A whitetail buck taken in Racine County, Wisconsin, USA, with a Canon Powershot SX40.
The white-tailed deer (Odocoileus virginianus), also known as the Virginia deer or simply as the whitetail, is a medium-sized deer native to the United States (all but five of the states), Canada, Mexico, Central America, and South America as far south as Peru. It has also been introduced to New Zealand and some countries in Europe, such as Finland, Czech Republic, and Serbia. In the Americas, it is the most widely distributed wild ungulate.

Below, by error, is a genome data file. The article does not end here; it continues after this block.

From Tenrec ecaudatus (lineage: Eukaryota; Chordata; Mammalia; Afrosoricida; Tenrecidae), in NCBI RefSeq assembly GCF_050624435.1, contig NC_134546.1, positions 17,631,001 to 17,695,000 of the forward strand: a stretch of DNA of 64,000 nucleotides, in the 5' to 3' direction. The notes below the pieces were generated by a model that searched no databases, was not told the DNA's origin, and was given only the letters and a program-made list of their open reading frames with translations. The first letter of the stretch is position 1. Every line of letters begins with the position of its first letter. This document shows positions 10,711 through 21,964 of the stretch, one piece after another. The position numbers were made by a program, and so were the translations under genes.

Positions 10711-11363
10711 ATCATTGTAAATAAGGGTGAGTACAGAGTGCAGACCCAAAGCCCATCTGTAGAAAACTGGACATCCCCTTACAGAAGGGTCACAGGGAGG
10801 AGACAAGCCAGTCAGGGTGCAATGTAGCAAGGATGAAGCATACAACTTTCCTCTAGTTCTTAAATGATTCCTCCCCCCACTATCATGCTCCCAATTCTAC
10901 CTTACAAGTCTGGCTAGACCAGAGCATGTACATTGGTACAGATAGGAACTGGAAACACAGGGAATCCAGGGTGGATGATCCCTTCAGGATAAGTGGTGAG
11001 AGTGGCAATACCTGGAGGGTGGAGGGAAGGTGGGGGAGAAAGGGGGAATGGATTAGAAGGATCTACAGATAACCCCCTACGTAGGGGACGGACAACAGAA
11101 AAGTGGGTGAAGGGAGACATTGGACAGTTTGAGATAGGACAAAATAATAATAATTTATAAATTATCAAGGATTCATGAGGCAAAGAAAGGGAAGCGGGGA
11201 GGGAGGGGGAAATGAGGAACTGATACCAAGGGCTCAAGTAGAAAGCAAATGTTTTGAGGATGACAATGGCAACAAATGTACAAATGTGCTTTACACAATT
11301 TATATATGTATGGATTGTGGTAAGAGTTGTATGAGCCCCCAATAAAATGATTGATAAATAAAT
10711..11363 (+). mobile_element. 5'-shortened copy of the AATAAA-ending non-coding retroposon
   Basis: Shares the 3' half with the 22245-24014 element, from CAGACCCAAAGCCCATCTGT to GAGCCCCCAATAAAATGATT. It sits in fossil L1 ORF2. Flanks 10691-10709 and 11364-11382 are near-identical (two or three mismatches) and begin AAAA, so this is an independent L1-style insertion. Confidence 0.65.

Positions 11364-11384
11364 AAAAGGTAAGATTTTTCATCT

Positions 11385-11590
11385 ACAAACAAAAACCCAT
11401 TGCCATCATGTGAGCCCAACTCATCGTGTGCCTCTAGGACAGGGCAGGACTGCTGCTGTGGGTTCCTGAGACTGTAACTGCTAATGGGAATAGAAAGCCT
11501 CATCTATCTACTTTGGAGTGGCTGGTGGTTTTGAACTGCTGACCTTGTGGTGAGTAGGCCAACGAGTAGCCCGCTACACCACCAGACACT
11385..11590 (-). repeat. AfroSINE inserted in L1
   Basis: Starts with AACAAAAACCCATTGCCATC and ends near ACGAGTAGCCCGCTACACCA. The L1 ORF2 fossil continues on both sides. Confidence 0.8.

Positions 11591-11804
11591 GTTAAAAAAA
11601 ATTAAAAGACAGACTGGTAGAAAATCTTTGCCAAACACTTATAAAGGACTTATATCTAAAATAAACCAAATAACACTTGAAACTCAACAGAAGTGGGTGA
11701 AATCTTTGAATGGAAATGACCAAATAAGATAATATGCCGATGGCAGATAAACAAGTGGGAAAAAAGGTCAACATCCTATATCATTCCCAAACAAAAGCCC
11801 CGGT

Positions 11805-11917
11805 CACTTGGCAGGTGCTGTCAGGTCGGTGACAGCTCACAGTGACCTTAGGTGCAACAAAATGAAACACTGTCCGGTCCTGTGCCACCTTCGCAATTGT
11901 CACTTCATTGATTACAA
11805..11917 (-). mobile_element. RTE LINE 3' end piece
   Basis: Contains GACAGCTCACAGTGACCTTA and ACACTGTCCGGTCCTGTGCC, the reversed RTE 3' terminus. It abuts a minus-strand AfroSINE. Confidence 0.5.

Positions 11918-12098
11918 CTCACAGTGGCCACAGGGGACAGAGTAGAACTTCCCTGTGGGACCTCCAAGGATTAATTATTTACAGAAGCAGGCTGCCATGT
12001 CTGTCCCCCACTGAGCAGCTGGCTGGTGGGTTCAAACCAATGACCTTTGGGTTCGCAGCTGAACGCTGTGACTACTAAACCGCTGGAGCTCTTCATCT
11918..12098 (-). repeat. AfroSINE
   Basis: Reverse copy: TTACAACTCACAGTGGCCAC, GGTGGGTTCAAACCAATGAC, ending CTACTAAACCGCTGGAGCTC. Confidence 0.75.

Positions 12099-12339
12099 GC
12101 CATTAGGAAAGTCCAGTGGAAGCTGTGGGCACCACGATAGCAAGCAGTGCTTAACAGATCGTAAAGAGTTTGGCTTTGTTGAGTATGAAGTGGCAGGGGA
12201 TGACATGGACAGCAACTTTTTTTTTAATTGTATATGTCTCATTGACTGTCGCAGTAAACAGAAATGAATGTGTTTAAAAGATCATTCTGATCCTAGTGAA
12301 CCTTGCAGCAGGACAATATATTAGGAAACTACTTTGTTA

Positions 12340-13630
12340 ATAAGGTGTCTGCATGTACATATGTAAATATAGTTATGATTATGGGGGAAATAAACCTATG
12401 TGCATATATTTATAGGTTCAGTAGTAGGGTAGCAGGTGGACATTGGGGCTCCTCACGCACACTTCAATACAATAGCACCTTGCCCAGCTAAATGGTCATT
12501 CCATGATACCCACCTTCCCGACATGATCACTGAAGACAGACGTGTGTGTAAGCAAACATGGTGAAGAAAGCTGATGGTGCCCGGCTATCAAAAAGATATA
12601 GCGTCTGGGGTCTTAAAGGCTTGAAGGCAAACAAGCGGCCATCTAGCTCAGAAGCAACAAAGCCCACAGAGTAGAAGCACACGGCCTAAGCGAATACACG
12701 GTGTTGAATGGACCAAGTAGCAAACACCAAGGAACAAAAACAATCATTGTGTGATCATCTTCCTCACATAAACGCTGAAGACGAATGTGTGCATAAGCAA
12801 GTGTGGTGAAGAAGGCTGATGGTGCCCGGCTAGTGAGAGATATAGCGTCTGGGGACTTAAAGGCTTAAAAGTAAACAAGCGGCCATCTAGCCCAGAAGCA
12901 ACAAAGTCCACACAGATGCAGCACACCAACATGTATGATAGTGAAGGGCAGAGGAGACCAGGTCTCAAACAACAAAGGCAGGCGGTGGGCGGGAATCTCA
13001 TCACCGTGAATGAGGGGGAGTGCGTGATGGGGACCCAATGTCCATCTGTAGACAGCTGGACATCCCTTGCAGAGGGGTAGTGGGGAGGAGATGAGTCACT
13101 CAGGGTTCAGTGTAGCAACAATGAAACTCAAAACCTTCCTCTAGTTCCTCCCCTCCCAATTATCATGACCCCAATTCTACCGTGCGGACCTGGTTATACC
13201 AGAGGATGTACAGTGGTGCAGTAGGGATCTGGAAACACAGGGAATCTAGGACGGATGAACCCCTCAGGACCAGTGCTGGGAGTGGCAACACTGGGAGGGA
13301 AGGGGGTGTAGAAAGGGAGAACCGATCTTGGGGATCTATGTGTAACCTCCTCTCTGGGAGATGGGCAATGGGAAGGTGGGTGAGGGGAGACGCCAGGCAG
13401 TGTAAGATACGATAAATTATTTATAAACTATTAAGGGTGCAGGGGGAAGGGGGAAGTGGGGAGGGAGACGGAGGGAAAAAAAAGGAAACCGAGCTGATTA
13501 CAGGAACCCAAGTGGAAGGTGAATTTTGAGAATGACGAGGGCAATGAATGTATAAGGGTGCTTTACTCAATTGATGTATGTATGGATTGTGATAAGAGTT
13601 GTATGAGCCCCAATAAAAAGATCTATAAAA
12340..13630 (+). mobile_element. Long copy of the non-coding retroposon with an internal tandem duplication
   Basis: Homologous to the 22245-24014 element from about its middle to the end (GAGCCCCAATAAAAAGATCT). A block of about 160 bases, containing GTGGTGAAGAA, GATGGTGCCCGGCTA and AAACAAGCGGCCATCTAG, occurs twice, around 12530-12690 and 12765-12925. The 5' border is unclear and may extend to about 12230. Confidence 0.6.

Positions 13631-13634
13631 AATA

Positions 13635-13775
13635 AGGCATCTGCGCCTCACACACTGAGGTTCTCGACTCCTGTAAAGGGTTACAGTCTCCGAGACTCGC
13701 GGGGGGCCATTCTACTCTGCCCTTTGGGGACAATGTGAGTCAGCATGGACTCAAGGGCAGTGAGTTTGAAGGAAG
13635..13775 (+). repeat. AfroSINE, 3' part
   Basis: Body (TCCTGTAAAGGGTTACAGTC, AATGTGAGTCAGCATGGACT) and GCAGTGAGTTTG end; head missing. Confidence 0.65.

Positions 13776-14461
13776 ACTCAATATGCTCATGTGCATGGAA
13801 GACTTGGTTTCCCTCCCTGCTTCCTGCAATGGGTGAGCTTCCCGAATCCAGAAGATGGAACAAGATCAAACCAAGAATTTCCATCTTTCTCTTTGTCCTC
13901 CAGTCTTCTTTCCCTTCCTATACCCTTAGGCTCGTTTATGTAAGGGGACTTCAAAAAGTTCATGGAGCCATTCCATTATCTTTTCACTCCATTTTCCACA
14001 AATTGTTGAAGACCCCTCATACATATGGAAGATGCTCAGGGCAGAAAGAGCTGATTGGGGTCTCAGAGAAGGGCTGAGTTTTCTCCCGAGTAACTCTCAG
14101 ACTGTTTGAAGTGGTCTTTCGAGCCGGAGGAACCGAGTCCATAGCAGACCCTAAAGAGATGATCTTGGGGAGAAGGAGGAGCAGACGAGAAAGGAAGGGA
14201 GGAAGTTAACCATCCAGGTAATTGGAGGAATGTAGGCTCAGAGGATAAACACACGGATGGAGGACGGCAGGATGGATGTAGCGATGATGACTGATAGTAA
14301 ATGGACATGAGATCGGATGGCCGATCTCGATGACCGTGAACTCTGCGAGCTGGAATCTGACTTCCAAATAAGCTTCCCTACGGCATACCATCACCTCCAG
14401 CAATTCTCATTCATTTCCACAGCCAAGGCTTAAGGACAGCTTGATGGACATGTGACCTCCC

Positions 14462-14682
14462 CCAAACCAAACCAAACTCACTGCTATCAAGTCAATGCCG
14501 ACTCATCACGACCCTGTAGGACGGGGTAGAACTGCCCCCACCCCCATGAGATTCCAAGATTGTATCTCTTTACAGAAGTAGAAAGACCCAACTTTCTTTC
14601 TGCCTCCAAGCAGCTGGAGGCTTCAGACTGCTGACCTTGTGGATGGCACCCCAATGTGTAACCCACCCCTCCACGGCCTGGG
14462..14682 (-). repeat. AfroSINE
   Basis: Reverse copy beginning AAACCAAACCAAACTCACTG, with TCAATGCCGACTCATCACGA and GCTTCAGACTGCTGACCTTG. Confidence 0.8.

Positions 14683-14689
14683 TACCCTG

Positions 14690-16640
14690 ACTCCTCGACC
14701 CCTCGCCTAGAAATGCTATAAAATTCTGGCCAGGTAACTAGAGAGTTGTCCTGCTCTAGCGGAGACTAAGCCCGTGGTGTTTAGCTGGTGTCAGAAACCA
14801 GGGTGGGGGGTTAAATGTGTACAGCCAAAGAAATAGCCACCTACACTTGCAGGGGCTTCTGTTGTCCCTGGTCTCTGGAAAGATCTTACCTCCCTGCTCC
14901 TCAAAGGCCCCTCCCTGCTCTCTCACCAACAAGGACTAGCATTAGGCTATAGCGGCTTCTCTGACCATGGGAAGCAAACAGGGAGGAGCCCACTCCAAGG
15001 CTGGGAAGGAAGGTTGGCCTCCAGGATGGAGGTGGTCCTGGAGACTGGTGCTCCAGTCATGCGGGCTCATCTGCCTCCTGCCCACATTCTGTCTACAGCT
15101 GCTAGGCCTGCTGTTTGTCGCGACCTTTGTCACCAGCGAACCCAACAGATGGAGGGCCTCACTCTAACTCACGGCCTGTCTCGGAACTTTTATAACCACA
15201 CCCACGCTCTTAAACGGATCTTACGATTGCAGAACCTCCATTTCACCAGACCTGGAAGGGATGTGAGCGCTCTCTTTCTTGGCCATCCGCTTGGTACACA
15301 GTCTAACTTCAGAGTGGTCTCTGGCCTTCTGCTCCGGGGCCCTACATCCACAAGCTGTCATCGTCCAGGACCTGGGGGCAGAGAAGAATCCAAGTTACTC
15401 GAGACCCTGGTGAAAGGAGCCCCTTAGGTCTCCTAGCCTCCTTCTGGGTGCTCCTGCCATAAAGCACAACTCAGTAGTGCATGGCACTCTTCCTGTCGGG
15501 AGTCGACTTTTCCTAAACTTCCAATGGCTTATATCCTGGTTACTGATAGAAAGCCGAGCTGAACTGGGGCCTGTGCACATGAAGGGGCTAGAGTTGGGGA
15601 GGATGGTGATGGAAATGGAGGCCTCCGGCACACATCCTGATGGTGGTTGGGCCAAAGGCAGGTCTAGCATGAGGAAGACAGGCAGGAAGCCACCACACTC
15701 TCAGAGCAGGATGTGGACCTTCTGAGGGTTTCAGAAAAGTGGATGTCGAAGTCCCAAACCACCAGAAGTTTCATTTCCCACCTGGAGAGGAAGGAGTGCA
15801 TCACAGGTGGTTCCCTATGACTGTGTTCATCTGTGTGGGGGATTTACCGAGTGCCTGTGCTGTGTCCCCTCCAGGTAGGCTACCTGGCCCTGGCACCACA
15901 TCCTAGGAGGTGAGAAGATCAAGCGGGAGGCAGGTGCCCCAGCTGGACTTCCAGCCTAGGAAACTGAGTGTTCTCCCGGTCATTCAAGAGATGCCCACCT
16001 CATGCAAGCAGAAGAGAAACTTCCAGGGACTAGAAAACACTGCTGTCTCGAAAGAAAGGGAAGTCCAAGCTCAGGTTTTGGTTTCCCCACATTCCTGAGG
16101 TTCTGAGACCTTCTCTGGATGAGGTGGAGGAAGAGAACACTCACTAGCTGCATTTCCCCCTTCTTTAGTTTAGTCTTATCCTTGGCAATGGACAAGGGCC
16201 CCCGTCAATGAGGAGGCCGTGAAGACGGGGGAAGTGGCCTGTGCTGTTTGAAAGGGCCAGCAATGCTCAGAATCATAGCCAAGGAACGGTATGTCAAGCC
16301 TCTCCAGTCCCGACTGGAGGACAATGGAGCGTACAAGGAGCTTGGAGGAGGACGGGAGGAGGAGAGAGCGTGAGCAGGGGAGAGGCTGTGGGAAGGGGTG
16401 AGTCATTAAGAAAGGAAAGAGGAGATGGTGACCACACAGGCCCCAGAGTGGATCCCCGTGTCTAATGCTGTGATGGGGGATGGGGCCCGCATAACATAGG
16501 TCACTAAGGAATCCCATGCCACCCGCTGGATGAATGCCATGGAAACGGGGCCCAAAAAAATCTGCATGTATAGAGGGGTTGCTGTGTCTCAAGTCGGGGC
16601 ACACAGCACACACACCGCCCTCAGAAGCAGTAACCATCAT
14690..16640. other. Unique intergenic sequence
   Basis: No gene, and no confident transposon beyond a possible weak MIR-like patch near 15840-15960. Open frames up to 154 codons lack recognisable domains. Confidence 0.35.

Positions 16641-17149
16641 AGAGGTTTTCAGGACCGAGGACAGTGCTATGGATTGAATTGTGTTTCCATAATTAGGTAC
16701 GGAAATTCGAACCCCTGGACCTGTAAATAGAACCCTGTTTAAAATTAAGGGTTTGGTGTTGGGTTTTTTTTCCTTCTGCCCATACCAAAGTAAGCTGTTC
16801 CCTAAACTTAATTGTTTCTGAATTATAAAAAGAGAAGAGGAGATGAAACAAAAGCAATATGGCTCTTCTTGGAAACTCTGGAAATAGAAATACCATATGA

In North America, the species is most common east of the Rocky Mountains, and is absent from much of the western United States, including Nevada, Utah, California, Hawaii, and Alaska (though its close relatives, the black-tailed or mule deer Odocoileus hemionus, can be found there). While black-tailed deer prefer rough, open areas with hills, the white-tailed deer is a woodland species. It does, however, survive in aspen parklands and deciduous river bottomlands within the central and northern Great Plains, and in mixed deciduous riparian corridors, river valley bottomlands, and lower foothills of the northern Rocky Mountain regions from South Dakota and Wyoming to southeastern British Columbia, including the Montana Valley and Foothill grasslands.